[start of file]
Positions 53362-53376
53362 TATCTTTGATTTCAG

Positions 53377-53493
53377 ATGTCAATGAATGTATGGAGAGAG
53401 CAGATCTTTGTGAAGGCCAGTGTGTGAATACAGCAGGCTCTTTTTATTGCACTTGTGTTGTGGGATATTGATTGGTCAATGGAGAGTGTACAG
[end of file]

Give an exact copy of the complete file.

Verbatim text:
Positions 53362-53376
53362 TATCTTTGATTTCAG

Positions 53377-53493
53377 ATGTCAATGAATGTATGGAGAGAG
53401 CAGATCTTTGTGAAGGCCAGTGTGTGAATACAGCAGGCTCTTTTTATTGCACTTGTGTTGTGGGATATTGATTGGTCAATGGAGAGTGTACAG